Tana French on Wikipedia: https://en.wikipedia.org/wiki/Tana_French

The King of Southern Noir

Who’s the reigning King of Southern Noir? James Lee Burke. Some say he’s the best living novelist in the United States. I wouldn’t go that far. However, he is one of the best living crime/detective novelists. He’s also a Philosopher King, a crime writer who salts his work with references to thinkers as diverse as Saint Paul and Jonathan Swift.

A Private Cathedral, 2020: The latest novel in Burke’s Dave Robicheaux series, set in New Iberia, Louisiana.

Burke wrote A Private Cathedral in his eighties. It mines the moral ground of his earlier Louisiana novels, deploying variations of previous protagonists and antagonists: tough but good-hearted cops, cultured but evil killers. Hence, some of the novel covers repeat territory (be aware, it’s bloody terrain).

As always with Burke, there are beautiful descriptive passages. The narrative shifts as the novel progresses, swerving from a detective tale to a morality tale, from forensics to fantasia — with every detail expertly rendered, all gifts from Burke’s fertile mind. As well-described and inventive as the gifts are, some hijack the storyline. At times, the tale felt like a cross between Milton’s Paradise Lost and a Stephen King horror story. I still enjoyed most of it. Nobody writes detective novels like James Lee Burke. He delivers gentility and degeneracy in equal measure.

PS: If you want to check out JLB’s earlier work, try Creole Belle or The New Iberia Blues.

Click here for James Lee Burke on Wikipedia.

A few quotes from A Private Cathedral:

“The light was strained, as though it were draining from the western sky into the earth, not to be seen again, robbing us of not only the day but the morrow as well. Of course, these feelings and perceptions are not uncommon in people my age. This was different. As I mentioned earlier, I have long believed that my generation is a transitional one and will be the last to remember what we refer to as a traditional America.”

“This was the era that I always believed was the best in our history. But it was gone, and to mourn its passing was to demean it. The ethereal moment lives on in the heart, so what is there to fear?”

“There are epiphanies most of us do not share with others. Among them is the hour when you make peace with death. You don’t plan the moment; you do not acquire it by study. Most likely you stumble upon it. It’s a revelatory moment, a recognition that death is simply another player in our midst, a fellow actor on Shakespeare’s grand stage, perhaps even one even more vulnerable than we are.”

Broken Man on a Halifax Pier: A Personal Review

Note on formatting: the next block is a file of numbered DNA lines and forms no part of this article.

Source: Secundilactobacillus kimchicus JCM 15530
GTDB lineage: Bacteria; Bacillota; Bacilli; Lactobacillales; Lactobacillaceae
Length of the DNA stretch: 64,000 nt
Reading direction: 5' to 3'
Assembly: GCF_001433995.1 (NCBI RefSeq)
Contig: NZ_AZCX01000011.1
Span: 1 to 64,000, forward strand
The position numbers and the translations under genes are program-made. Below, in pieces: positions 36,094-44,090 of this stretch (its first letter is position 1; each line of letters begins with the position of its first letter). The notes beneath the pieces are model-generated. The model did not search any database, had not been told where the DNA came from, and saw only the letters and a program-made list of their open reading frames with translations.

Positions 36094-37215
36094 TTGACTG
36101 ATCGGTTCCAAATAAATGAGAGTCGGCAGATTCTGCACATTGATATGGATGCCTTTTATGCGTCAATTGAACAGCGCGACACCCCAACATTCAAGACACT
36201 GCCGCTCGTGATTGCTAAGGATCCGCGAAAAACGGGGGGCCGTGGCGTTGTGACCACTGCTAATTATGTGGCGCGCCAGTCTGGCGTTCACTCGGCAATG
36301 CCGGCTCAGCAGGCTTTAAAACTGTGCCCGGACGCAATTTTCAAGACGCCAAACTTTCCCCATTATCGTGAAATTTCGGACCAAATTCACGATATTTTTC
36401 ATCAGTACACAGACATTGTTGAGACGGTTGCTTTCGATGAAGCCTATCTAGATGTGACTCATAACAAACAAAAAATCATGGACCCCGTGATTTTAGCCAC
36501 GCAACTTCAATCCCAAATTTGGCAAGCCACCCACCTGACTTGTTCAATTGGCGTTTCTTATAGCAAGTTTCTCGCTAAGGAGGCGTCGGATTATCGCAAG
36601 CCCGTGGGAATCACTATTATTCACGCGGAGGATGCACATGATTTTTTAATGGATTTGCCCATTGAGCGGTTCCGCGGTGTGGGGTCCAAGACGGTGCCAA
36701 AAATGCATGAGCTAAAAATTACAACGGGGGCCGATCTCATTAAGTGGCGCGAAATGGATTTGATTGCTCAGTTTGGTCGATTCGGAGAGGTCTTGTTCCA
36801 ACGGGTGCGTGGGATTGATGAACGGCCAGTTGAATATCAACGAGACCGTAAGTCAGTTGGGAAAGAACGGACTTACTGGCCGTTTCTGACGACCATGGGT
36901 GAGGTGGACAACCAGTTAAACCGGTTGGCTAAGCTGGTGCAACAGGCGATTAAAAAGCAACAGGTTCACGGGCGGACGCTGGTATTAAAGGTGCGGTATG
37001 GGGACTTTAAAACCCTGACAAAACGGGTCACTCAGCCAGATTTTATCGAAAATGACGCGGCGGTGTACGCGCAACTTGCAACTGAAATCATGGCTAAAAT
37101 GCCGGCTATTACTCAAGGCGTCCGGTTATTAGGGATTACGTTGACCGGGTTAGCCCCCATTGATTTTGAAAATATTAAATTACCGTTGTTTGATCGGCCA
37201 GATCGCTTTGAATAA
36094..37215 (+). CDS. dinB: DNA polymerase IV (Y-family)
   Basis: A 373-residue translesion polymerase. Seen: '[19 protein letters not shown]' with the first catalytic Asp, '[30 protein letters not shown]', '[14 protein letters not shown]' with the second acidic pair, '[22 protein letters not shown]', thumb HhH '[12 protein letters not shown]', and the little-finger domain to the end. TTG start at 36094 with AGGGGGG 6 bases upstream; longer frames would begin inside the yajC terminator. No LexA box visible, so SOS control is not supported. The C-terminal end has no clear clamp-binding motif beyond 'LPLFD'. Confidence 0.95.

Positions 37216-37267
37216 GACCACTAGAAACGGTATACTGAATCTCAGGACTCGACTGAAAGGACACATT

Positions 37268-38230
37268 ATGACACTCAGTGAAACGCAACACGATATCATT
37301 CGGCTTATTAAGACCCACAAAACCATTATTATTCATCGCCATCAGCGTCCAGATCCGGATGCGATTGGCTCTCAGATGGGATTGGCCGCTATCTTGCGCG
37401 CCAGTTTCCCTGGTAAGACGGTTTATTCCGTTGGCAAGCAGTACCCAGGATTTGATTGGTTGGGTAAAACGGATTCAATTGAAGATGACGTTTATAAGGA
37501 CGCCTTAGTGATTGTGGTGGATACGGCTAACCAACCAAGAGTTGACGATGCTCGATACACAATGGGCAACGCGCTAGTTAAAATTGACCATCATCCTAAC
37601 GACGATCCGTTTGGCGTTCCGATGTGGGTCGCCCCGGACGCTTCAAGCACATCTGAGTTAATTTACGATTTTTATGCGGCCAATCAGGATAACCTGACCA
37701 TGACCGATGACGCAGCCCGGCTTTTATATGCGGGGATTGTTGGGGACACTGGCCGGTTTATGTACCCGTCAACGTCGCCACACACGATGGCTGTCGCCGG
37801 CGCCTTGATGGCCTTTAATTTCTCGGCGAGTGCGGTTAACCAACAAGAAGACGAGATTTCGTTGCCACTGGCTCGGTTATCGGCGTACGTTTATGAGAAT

Broken Man on a Halifax Pier by Lesley Choyce, 2019. Dundurn.

Book reviews are supposed to be objective and largely impersonal. Caveat: This one is personal. Tune out if you wish.

Broken Man on a Halifax Pier swirls around Stewart Harbour, Nova Scotia, a fictionalized fishing post close to the real Sheet Harbour on the Eastern Shore, where I grew up. Although I left the shore at 17, I still feel it in my bones.

Some followers of this blog have been asking me to broaden my introduction. At the risk of boring others, here we go. [You can skip ahead to the review. See the last paragraph.] Shortly after leaving the shore, I headed to OZ, taking in the whole Red Continent, after which I kept goin’ down the road. Over a 20-year span, I “paused” to work many times – in Australia again and again, central and western Canada, the USA, England, and New Zealand – to fill my pockets and keep travelling, which I managed to do, seeing every continent except Antarctica. I only stopped because my pack was worn out. Just kidding.

But enough of my wanderlust. Back to the Halifax pier.

It could be that I’m prewired to like this book. Broken man on a Halifax pier happens to be a lyric from one of my favourite Stan Rogers songs: ‘Barrett’s Privateers.’

Now, the book review. To me, Broken Man on a Halifax Pier is an honest feelgood novel, not soppy but uplifting. I won’t recap the plot (I rarely do). Suffice to say, it’s a story of redemption and love. True love often comes across as unbelievable; I felt occasionally at sea as I read, but I didn’t mind. A beguiling woman (smart, sexy, and rich) falls for a completely down-and-out man. I fell for them and the setting. Choyce knows and loves the Eastern Shore. He brings it to life like no author has. For that, I am eternally grateful.